If you want to make changes to your house you will need planning permission from the local authority. You pay a fee, submit forms and drawings and they will consider your proposal against a raft of national and local authority guidelines, send your scheme out to consultation to various bodies such as the highways agency and parish council, notify the public of your intentions, make a recommendation to the planning committee and hey presto, eight weeks later you have permission. Easy. Then in 1995 legislation was introduced to grant a general permission for all kinds of small project alterations to houses, known as permitted development rights. These rights are for minor and proportionate changes, such as a small and not too tall rear extension in materials matching the existing building, or a new porch, roof light or rear facing dormer window. Permitted development rights are not an award from the local authority but belong to your house. Within the legislation is provision (under article four of the document) for the local authority to protect houses in conservation areas (such as Moseley Conservation Area) from permitted development and the rights do not apply to listed buildings, but in general permitted development is extremely popular. You can read all about it here. If you want all the gory details they are here (this is due to be replaced any day now with newer and more gory details. You know you can pay someone else to read these for you).
Having a project that is permitted under PD is usually quicker and cheaper than going through local authority approval – I usually send off details of the scheme to the local authority to get confirmation that we are in compliance and then we are good to go to building control. PD has a particular benefit to my clients living in terraces who want to extend into the garden to have a larger back room downstairs or to open up into the kitchen. If they fall within the guidelines, PD projects can avoid the right to light of the neighbour’s overlooking windows, which would otherwise make the rear extension smaller, shorter and narrower. Under PD you can go back 3 metres from the original or 1948 rear wall of your house, regardless of your neighbour’s right to light. If you made the same proposals under a planning application, the local authority would have to refer to its own policies to decide whether or not your neighbour’s light was affected. If your house is detached you can go to 4m under PD.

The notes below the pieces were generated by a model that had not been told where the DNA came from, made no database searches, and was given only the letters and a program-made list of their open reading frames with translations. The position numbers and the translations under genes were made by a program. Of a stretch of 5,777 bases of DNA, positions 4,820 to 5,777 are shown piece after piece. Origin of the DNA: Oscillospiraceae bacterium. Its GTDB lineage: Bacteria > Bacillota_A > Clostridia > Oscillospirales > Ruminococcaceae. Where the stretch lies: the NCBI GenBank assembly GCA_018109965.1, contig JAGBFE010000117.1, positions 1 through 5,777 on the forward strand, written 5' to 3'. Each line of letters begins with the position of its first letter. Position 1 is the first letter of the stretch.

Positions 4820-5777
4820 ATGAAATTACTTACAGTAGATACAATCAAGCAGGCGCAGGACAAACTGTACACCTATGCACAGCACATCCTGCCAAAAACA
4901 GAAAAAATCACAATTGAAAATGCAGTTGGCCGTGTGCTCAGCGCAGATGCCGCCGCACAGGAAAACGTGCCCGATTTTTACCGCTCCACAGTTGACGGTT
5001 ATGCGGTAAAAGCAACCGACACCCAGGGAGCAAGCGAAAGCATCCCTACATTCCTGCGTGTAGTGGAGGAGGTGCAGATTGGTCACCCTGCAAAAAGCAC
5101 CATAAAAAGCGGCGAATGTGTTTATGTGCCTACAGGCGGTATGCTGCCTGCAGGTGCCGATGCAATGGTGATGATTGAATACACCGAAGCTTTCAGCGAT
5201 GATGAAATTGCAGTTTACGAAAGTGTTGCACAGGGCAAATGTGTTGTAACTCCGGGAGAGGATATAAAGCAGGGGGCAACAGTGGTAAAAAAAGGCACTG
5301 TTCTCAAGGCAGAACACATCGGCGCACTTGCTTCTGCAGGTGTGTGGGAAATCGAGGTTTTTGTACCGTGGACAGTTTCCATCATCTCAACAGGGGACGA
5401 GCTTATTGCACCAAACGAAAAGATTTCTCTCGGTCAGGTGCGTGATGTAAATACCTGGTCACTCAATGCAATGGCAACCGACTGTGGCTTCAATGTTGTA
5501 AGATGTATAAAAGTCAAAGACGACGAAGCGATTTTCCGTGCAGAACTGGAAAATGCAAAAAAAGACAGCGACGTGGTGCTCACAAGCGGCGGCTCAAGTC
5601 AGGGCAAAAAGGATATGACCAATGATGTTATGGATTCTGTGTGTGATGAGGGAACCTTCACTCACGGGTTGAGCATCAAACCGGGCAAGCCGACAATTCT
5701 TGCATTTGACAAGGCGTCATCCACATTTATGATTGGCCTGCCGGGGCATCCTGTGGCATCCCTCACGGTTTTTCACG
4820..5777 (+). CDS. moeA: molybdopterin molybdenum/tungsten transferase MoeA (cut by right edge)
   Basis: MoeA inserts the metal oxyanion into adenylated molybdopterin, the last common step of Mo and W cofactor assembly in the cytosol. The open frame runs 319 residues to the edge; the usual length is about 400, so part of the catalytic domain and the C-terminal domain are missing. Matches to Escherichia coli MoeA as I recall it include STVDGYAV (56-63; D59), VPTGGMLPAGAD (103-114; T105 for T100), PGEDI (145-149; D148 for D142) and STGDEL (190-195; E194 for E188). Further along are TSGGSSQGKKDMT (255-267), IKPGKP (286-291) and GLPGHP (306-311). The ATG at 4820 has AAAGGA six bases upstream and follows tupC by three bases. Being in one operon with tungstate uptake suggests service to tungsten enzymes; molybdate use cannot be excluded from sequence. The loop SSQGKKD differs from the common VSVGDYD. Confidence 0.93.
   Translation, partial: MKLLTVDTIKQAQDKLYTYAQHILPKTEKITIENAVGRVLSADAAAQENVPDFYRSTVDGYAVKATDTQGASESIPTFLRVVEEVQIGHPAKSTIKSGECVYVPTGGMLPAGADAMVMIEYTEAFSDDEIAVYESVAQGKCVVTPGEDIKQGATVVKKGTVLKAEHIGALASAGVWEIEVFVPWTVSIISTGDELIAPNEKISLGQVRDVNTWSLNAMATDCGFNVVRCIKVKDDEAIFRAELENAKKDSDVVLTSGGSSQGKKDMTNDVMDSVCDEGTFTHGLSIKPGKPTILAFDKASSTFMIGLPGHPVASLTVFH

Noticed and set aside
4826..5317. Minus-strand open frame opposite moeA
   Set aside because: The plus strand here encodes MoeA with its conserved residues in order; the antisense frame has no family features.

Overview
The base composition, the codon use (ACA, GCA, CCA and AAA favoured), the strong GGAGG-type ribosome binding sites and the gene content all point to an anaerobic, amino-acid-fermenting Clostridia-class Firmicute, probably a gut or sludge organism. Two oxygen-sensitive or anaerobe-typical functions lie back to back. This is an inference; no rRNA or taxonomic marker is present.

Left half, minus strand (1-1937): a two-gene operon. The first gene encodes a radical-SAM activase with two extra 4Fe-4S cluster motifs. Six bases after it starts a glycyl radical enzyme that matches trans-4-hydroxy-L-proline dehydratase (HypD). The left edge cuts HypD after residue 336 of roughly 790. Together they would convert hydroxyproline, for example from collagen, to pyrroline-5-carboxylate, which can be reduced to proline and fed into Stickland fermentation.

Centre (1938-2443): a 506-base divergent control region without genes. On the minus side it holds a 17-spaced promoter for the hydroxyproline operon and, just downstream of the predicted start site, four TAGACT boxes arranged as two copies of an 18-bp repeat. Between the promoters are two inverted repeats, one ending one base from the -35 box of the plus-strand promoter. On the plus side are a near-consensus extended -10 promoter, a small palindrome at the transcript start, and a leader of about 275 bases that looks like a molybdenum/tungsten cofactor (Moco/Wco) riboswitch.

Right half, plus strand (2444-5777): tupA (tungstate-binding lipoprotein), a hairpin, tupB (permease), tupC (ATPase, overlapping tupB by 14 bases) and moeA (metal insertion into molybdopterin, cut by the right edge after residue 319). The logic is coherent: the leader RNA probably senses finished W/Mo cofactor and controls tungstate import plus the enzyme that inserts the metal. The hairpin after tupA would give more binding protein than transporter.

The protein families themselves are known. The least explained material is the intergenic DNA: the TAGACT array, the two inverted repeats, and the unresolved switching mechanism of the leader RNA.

In September last year, Eric Pickles announced that he would be relaxing the planning rules to allow for rear extensions, so that proposals would be permitted going back twice as far – 6m or 8m. At the time I dismissed this as a bit of political bluster, but somehow Mr P has managed to bulldoze the legislation through in very little time with only one major concession – a right of objection from the neighbours. This creates a third route to lawful development – a special permitted development if you like. The new rules are only for single storey rear extensions built between 30 May 2013 and 30 May 2016 and article four still applies. You can read about the new rules here. The ink is still wet on this rough of the neighbour consultation scheme here.
I am still a little bit sceptical of how it will work in practice, so I looking for a client who would like to try it out. My ideal client has a terraced house with a kitchen wing downstairs that is a bit more than 3m long and would like to extend out to make a family kitchen / dining room by building a new back wall in line with the end of their kitchen and knocking through to make a big old space, like this one:
This one was done under the old PD – it’s less than 3m. The client has added about 6m2 to the old kitchen and back room and knocked through. Not every house is laid out to allow this and of course yours might end up looking quite different, but you could end up with a new best room in the house. Check for the position of your stairs for means of escape and make sure you can still get into your garden if you have an alley access. Offer ends 30 May 2016 – and there will still be an architect’s fee.